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Call for Blog Posts

  The ExN Blog is now accepting blog posts. We welcome original think pieces and editorials on topics related to social archaeology including: politics and archaeology public archaeology the legacies of colonialism and nationalism within the discipline the articulation between local and global archaeological traditions the discipline’s involvement in memory and identity museum studies and
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Introducing The ExN Blog

The Blog Factor in Academia (by M. Revello Lami) Hosting a blog on a scientific journal can be a source of controversy among academics. It may sound like a frivolous distraction from the real work, revealing a too favorable attitude toward social media. However, as academics we are constantly asked to make our research more
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Thracology And Nationalism In Bulgaria

(by Ivan Marinov  & Nicolas Zorzin) Thracology and Nationalism in Bulgaria. Deconstructing Contemporaneous Historical and Archaeological Representations   It is now widely acknowledged that Bulgarian academic discourses of the country’s so-called communist era (1945-1989) were heavily politicized with the aim of nationalizing and ethnicizing the history of the Bulgarian people. This communist era phenomenon subscribes
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Frontiers Of Romania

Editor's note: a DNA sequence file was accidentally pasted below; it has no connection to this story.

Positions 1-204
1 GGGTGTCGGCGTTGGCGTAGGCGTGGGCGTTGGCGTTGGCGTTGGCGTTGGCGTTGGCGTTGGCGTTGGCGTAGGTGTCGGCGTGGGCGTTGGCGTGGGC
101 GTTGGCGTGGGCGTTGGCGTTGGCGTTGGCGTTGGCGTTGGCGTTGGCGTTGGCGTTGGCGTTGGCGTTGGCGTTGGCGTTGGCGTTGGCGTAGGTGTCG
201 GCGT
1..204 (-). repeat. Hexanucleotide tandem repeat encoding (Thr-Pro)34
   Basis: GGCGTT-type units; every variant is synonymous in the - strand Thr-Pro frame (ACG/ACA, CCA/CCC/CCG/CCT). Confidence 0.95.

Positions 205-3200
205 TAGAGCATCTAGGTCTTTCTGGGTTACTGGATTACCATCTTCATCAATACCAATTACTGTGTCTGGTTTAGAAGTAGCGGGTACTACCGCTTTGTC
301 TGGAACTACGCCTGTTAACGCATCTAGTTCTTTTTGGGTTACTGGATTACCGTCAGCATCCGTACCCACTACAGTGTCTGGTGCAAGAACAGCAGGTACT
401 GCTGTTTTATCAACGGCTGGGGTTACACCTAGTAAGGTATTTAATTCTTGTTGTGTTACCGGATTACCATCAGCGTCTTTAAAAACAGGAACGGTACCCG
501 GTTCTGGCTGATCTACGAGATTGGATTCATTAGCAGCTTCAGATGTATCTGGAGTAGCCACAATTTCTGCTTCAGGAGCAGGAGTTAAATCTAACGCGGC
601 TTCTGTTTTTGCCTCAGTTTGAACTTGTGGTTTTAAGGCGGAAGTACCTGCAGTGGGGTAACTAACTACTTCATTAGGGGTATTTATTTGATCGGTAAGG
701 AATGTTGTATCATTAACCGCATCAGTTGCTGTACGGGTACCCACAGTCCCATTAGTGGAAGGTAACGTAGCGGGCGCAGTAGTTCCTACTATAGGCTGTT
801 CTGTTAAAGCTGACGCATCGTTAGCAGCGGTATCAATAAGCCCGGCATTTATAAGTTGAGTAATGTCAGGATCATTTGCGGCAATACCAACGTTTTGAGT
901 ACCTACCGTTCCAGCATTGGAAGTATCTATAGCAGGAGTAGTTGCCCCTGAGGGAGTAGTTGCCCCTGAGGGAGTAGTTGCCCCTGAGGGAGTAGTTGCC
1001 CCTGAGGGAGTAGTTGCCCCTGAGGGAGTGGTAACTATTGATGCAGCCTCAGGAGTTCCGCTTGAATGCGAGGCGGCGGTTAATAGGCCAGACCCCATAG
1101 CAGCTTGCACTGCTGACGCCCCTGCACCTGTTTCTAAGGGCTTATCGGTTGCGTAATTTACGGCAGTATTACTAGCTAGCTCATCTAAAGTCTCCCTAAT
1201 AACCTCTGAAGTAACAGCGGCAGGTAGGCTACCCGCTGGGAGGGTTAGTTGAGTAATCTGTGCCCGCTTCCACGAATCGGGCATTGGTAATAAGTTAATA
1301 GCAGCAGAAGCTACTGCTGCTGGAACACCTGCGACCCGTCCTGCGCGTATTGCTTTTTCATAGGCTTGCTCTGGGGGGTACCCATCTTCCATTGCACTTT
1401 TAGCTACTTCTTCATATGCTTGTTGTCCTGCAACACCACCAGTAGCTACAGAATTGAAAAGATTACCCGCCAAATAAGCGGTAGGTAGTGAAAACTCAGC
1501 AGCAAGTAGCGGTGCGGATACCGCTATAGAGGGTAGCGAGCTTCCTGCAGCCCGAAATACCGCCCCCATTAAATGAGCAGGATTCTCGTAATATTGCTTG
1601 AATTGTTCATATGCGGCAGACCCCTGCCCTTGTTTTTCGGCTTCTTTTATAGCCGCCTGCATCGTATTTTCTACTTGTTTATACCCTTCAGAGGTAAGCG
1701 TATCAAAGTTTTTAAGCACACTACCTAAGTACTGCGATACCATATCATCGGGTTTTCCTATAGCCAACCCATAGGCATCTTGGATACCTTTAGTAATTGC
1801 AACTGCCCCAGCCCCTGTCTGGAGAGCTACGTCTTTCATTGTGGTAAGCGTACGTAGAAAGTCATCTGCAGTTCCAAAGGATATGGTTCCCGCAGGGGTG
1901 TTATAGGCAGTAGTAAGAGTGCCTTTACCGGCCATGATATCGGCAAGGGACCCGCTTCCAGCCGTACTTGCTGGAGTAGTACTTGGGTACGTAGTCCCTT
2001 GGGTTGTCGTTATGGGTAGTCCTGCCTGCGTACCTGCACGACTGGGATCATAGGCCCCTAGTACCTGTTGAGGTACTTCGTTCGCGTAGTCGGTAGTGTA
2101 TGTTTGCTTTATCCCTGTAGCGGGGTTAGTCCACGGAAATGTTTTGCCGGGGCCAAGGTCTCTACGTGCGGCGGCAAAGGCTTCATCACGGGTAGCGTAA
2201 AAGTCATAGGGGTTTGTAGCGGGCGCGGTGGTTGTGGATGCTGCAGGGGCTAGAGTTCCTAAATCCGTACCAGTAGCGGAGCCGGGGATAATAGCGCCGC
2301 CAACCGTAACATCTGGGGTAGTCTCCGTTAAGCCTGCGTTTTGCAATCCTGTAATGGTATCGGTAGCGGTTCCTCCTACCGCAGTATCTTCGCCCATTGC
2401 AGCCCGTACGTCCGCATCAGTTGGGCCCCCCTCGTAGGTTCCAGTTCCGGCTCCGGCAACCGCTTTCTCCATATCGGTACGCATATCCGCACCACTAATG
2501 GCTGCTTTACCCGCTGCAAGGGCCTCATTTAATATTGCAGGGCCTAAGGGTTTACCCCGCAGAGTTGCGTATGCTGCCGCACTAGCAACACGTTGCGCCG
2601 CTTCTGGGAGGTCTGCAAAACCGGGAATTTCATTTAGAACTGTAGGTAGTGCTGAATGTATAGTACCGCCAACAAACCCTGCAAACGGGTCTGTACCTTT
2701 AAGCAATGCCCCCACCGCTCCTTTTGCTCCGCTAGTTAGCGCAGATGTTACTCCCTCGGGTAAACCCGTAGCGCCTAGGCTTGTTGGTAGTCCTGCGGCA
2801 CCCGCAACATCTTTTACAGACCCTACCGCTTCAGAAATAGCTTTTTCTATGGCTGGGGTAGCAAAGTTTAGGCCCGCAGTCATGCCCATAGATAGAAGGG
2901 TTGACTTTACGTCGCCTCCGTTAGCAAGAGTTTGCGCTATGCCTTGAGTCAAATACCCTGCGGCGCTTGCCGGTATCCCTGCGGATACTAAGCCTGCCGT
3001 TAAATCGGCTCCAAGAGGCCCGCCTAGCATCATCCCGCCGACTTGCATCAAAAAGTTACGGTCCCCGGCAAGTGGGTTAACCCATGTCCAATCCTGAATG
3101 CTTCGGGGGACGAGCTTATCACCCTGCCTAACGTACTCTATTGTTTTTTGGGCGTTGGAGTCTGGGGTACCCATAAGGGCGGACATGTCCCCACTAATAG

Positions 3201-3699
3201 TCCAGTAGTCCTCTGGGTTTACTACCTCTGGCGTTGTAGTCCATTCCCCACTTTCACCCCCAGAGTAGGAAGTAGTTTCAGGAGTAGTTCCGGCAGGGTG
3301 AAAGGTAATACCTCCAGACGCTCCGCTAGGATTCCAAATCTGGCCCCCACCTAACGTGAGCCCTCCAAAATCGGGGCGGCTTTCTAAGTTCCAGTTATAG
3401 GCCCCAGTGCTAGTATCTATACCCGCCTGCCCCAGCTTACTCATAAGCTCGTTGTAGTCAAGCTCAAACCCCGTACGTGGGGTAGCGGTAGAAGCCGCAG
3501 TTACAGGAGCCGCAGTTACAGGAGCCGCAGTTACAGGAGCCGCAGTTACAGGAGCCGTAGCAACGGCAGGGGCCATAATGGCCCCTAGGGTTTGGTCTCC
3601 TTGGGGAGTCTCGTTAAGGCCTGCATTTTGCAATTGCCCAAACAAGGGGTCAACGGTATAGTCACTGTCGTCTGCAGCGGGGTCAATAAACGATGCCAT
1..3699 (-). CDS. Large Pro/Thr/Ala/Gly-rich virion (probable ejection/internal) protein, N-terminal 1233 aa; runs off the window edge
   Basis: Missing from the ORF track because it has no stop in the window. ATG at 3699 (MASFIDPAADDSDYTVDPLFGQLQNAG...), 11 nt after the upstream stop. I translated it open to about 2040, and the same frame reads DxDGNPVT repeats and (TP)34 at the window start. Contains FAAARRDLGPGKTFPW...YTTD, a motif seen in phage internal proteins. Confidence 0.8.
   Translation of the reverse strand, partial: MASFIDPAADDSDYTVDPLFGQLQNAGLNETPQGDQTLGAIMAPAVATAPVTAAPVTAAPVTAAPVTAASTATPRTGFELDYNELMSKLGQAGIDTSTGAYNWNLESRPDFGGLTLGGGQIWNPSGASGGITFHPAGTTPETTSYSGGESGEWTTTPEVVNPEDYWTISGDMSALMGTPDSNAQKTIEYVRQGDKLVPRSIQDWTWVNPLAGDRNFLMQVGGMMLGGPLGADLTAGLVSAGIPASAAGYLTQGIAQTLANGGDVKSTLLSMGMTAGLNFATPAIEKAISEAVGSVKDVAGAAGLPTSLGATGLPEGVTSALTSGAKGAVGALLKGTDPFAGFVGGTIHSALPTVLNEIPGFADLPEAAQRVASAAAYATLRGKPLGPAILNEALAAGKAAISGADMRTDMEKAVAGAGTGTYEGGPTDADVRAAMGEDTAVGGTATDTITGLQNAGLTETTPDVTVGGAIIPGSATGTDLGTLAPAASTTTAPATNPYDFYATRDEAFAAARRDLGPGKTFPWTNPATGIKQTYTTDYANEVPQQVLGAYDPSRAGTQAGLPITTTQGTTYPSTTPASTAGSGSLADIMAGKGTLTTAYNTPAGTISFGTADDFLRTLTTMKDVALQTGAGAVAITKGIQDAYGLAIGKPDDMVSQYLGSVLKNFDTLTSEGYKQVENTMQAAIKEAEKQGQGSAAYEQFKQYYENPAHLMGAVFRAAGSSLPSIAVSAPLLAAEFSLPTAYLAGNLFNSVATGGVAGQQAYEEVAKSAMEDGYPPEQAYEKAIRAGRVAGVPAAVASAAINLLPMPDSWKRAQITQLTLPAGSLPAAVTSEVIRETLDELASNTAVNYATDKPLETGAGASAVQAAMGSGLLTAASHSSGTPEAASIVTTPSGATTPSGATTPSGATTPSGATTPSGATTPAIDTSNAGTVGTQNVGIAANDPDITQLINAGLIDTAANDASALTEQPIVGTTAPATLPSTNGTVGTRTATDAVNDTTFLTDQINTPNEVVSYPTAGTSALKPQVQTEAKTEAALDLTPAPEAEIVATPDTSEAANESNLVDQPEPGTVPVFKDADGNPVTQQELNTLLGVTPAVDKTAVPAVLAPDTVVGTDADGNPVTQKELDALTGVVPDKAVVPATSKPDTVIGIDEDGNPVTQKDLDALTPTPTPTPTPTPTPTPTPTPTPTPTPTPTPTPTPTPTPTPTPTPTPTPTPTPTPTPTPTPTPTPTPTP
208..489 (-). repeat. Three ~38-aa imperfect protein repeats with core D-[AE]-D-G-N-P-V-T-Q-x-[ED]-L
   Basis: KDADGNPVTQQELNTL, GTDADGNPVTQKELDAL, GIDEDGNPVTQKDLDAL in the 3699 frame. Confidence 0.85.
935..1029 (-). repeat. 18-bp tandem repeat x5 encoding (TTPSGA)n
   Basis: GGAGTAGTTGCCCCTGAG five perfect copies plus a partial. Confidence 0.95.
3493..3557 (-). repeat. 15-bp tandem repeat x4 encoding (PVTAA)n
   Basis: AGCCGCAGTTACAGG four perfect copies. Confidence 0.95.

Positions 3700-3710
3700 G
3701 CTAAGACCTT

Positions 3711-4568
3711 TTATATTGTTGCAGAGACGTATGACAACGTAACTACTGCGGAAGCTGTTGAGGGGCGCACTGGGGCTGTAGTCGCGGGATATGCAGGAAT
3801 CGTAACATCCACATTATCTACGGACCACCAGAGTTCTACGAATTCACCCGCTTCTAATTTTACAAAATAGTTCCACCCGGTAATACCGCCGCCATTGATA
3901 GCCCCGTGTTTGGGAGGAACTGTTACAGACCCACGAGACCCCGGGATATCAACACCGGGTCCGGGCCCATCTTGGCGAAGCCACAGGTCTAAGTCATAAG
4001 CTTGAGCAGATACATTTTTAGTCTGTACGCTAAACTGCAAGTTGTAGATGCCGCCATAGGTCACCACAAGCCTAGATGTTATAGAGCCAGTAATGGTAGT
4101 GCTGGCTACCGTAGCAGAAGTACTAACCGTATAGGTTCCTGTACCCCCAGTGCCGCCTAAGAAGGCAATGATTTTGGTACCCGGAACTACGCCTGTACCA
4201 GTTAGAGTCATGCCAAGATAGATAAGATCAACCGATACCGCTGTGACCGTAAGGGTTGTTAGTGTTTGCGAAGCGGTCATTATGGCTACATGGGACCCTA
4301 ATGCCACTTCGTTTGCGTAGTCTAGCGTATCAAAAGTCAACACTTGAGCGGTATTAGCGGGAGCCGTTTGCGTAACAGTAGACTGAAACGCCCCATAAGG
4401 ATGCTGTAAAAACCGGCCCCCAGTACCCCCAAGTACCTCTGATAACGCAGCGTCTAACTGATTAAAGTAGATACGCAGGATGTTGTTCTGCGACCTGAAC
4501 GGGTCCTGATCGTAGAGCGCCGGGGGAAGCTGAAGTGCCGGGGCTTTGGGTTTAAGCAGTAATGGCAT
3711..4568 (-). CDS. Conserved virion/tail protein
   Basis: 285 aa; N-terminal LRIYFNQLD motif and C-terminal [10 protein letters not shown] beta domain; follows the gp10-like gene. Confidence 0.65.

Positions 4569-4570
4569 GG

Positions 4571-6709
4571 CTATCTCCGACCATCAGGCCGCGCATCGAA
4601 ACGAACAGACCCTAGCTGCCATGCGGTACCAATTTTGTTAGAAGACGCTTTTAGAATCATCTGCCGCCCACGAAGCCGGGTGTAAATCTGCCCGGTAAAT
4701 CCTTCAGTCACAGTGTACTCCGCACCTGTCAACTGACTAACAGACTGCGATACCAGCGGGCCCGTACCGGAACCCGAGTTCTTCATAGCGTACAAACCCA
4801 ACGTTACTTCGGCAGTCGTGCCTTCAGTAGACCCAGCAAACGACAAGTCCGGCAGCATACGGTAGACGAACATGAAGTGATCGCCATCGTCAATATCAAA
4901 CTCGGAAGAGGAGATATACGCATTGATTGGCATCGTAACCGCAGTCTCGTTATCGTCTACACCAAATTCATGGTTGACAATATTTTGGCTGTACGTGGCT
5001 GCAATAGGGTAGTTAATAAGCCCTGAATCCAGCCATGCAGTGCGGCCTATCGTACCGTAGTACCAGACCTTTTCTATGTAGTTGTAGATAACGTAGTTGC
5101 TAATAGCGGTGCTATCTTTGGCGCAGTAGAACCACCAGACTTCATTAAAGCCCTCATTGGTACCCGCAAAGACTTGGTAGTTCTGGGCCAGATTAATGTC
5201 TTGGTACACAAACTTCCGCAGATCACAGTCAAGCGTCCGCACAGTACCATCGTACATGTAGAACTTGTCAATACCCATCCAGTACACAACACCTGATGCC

(by Emily R. Hanscam) Frontiers of Romania: Nationalism and the Ideological Space of the Roman Limes   Modern Romania is a nation-state containing space which has long been considered marginal – first as part of the Roman Empire and now within the European Union. The national narrative of Romania highlights this liminality, focusing on the
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The Rights Of Reproducing Cultural Heritage

(by Augusto Palombini) The rights of reproducing Cultural Heritage in the digital Era. An Italian Perspective   The spread of digital technology has led to a renewed phase within the debate on property rights in Cultural Heritage reproduction. This topic is addressed in different ways, but it is currently under discussion both in Europe and
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Reconstructing Cultural Heritage In Conflict Zones

(by Nour A. Munawar) Reconstructing Cultural Heritage in Conflict Zones: Should Palmyra be Rebuilt? Cultural heritage has fallen under the threat of being of damaged and/or erased due to armed conflicts, and destruction has increasingly become a major part of daily news all over the world. The destruction of cultural heritage has escalated in Syria
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Remembering Beirut

(by Caroline A. Sandes) Remembering Beirut: Lessons for Archaeology and (Post-) Conflict Urban Redevelopment in Aleppo The reconstruction of central Beirut after the Lebanese civil war by Solidere is not generally considered a success. It has resulted in a soulless, expensive and exclusive area aimed at tourists and wealthy overseas business people who have generally
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The Impact Of The Fall Of Communism On European Heritage (Vol.1, 2016)

(edited by M. Gori and V. Higgins) The first issue is concerned with quite a challenging topic, that is “The Impact of the Fall of Communism on European Heritage”:  it results from a regular session held at the 2014 Meeting of the European Association of Archaeologists in Istanbul. The proceedings are edited by Valerie Higgins